Mark Takai was born on July 1, 1967 in Honolulu, Hawaii. He attended the University of Hawaii at Manoa, where he earned a BA in Political Science in 1990 and a Masters in Public Health in 1993. Takai became a First Lieutenant in the Hawaii Army National Guard in 1999 and was promoted to the position …
Mark Takai was born on July 1, 1967 in Honolulu, Hawaii. He attended the University of Hawaii at Manoa, where he earned a BA in Political Science in 1990 and a Masters in Public Health in 1993. Takai became a First Lieutenant in the Hawaii Army National Guard in 1999 and was promoted to the position of Lieutenant Colonel in 2013. Over the years, he has worked variously as a publications coordinator at the University of Hawaii, a public health educator for the Department of Health, a deputy state surgeon in the Hawaii Army National Guard, and the owner of Pacific First Health Solutions, a healthcare-related company. Takai became active politically in 1994, when he launched a 20-year stint as a Democratic member of the Hawaii House of Representatives. In November 2014, the voters of Hawaii’s 1st Congressional District elected Takai to the U.S. House of Representatives, where he promptly joined the Congressional Progressive Caucus.
Takai was one of several House Democrats who, in advance of Pope Francis‘s highly anticipated visit to the U.S. in September 2015, appeared in a series of short videos asking the pontiff to publicly promote the Democrats’ positions on issues like immigration reform, anti-poverty initiatives, and climate change. Takai, for his part, appeared in the climate-change production wherein Rep. Jan Schakowsky lamented that anthropogenic global warming “especially hurts lower income communities and the most vulnerable among us.”
On September 11, 2015, Takai announced his decision to support the highly controversial international agreement that the so-called “P5+1” nations (United States, United Kingdom, Germany, France, Russia, and China) had recently signed with Iran in an effort to slow down that nation’s nuclear-weapons program. Takai characterized the deal as “a consensus” that, “despite flaws,” represented “the best way to prevent a nuclear Iran.” While the agreement placed some temporary restrictions on Tehran’s nuclear ambitions, it virtually guaranteed that the Iranians would be able to develop nuclear weapons within a decade or so.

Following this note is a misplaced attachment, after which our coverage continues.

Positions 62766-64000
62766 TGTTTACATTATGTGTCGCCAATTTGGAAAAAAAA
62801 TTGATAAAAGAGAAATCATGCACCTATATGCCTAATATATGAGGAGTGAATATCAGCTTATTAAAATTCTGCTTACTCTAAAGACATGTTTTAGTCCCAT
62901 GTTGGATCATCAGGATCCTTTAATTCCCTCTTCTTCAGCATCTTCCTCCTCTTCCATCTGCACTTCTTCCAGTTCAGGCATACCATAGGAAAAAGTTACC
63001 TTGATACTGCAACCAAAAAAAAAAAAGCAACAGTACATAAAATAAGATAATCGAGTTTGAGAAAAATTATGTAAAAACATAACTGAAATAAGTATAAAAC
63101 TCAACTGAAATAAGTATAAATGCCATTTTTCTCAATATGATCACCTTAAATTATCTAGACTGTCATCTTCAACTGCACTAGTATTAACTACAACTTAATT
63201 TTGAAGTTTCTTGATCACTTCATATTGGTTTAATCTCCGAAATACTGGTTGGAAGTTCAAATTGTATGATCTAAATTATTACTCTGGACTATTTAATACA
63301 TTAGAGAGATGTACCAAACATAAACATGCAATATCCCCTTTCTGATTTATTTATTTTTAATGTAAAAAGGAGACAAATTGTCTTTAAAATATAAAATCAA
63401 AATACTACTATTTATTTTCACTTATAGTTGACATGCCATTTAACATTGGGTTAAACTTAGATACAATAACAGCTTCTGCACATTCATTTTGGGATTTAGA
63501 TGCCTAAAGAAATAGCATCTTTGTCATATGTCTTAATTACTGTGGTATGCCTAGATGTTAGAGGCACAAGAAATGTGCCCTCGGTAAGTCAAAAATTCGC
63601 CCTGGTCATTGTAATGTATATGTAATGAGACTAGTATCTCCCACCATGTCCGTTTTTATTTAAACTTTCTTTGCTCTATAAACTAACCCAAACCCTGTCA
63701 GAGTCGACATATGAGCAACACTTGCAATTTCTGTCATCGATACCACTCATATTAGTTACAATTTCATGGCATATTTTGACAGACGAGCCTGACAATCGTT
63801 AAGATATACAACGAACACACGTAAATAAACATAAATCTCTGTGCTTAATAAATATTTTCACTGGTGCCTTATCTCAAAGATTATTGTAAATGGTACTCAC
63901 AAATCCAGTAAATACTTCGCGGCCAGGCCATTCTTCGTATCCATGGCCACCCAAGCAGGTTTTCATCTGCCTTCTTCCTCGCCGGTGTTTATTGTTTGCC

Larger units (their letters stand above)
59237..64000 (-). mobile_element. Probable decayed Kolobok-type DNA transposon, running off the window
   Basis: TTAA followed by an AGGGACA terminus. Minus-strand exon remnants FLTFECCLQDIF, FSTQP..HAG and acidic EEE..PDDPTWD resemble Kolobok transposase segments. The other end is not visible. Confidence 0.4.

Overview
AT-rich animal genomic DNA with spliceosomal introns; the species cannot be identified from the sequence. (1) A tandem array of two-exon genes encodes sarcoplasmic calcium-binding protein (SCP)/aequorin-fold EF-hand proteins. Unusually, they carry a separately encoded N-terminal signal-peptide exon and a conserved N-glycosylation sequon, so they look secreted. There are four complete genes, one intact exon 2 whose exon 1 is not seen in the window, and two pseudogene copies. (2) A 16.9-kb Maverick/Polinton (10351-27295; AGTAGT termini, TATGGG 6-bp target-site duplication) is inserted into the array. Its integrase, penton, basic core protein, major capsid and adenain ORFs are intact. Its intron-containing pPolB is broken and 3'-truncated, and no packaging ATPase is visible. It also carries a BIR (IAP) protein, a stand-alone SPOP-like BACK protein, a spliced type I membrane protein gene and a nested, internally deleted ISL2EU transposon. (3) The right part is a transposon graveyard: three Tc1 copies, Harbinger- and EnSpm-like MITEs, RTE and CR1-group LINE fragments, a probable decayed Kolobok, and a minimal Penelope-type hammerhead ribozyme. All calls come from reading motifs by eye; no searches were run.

Asserting that “it is time we take action now to protect our aina [earth in the Hawaiian language] for the future of our keiki [children in the Hawaiian language]” by “increasing our use of renewable energy sources, cutting emissions, and implementing greater sustainability practices,” Takai in December 2015 applauded the “historical” Climate Agreement that negotiators from 180+ countries had recently negotiated in Paris. In that accord, the signatories submitted voluntary plans to mitigate their respective nations’ carbon emissions and laid the groundwork for an international carbon cap-and-trade marketplace where those emissions could be taxed. As journalist Joseph Klein explained, “[The deal] is based on the redistributionist notion of ‘climate justice’ or ‘equity,’ which casts the developed countries as the source of the problem of alleged man-made climate change, and the developing countries as the innocent victims…. [I]t is the developed countries that must bear the real … responsibility to substantially cut their own emissions on an accelerated timetable. And it is the developed countries who are legally bound to pay for whatever voluntary steps the developing countries decide to take to reduce their emissions over time …”